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Hometown: Bodyguard to BBQ08.02.2019

In the US barbecue is more than just food. It has become a tradition with a strong community of super believers. Brooklyn native Billy Durney is one of them. After having worked almost 20 years in the security and private protection field, during which had been keeping a close eye on some of the country's most prominent public figures, Billy fulfilled his longtime dream – he opened his own BBQ spot. I visited Billy’s Hometown Bar-B-Que to discover his story.

Erik:  The first time we met you were still carrying a pistol.

Billy:  Still do sometimes...(small laugh) I was in private protection at that time. I remember telling you my plan to open a Barbecue restaurant over a burger at the famous Peter Luger’s Steak House. We used to talk a lot about food, swap ideas for hot sauces and stuff… That was your first burger at Luger's right?

Yes, you showed me it was the best burger in New York, and still is. I was wondering why did you walk away from such a lucrative gig in private protection and how did that lead you to Hometown?

Travel has always been a passion of mine. I grew up in Brooklyn where, in East Flatbush, some people have never been to Manhattan, nevermind the world. Although I am passionate about where I grew up, so much love for it, I always had a yearning to leave in a sense. When I got into the private protection business, I was able to travel all over the world. It really expanded my mind. Around the time my daughter was 4 or 5 years old I began grilling a lot in our backyard. My travels had piqued my interest in cooking. Especially recent trips to South America and a little town named Taylor, 40 miles outside of Austin, Texas.  I walked into the Taylor Cafe in this one-horse-town and it changed who I am and what I would be for the rest of my life.  The pit-master there, Vincenzo, is still there in his mid-90’s.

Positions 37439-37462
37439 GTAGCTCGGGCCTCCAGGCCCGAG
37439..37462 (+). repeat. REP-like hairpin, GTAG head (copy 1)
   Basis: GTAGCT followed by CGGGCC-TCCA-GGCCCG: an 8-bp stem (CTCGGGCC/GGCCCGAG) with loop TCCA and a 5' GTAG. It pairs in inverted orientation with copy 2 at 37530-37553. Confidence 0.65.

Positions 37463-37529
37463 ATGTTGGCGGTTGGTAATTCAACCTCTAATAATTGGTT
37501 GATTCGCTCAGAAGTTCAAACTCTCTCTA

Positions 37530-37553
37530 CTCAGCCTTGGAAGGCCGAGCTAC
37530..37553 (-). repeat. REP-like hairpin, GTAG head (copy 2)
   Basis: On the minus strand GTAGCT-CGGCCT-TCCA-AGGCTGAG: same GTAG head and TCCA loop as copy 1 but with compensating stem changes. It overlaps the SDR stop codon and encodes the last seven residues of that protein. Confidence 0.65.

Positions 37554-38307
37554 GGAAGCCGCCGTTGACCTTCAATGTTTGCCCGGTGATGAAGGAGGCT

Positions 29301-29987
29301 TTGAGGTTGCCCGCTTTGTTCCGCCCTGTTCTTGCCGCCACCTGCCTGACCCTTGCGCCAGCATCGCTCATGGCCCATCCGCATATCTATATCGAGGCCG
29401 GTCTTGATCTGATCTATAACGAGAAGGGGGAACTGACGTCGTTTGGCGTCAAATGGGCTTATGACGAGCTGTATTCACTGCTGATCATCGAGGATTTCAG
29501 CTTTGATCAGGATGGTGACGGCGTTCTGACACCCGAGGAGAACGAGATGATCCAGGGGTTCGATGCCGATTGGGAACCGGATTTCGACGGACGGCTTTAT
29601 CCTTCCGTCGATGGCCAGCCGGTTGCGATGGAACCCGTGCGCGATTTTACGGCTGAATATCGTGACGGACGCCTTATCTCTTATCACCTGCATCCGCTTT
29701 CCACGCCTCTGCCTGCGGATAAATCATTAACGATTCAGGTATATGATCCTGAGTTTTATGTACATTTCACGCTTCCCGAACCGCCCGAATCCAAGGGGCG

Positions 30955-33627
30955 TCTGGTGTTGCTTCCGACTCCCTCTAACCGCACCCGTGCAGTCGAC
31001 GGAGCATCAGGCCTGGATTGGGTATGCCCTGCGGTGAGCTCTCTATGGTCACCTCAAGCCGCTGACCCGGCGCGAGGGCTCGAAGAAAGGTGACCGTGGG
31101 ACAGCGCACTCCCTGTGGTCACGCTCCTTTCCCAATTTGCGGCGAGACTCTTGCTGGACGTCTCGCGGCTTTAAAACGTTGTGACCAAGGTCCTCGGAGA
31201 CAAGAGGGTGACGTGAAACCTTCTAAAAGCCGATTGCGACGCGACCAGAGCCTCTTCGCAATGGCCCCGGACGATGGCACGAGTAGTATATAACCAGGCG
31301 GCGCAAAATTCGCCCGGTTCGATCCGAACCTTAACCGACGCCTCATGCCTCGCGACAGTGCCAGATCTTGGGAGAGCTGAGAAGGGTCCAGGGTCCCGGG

So it’s not like you just opened Hometown by walking in and turning the lights on.

When I left the private protection community I somehow convinced my girlfriend at the time, now wife of 7 years, to spend every single dollar we had traveling around the world gathering inspiration, figuring out my culinary style. After spending hundreds of thousands of dollars and gaining about 90 pounds, I came back with the worst answer possible – I didn't want to do anything I had seen, done or eaten, other than to pay homage to that place in Central Texas and their beef, rib and brisket.  

I remember telling you my plan to open a Barbecue restaurant over a burger at the famous Peter Luger’s Steak House. We used to talk a lot about food, swap ideas for hot sauces and stuff…

Did you get some professional training?

I’ve been schooled by pitmasters and heavyweights in the barbecue community – specifically Wayne Miller, Sam Jones and Pat Martin – it began when I went to Murphysboro, Illinois to take a class at 17th Street Bar and Grill. Funny enough, I'm about to teach a class there in a couple of weeks, all these years later. I signed up for this class knowing I’d learn a lot and well aware that these three legends would be teaching. I figured we may have a common denominator in our love of travel, barbecue and the community it fosters. So, I got there a day early and went to 73 Bar and Grill, a famous barbecue place – and behold who’s sitting at the bar? Mike Mills, life-mentor and barbecue legend. I was very nervous to speak to him and you know I don’t get nervous about much. I told Mike I was from Brooklyn and planned on opening up a barbecue spot there. We wound up sitting, drinking beers for an hour, while I asked a million questions – me and this God amongst barbecue people – I just fell in love with him.

Well, barbecue is a business of tradition, right?

Exactly! Mike said to me, “What you’re going to learn down here is that barbecue is about community and lifestyle, it’s not a business – it's about family.” I knew then I was there for all the right reasons and he felt that too. He believed in me right away. The class I’m teaching is called Brisket MBA, the same title of the class I took almost nine years back from a then unknown Sam Jones (Owner of world’s famous Carolina barbecue joint, Skylight Inn).

I didn't want to do anything I had seen, done or eaten, other than to pay homage to that place in Central Texas and their beef, rib and brisket.  

Now, this whole thing almost didn’t happen because of the Hurricane Sandy. I came to see you right before. Sandy totally took you off the map!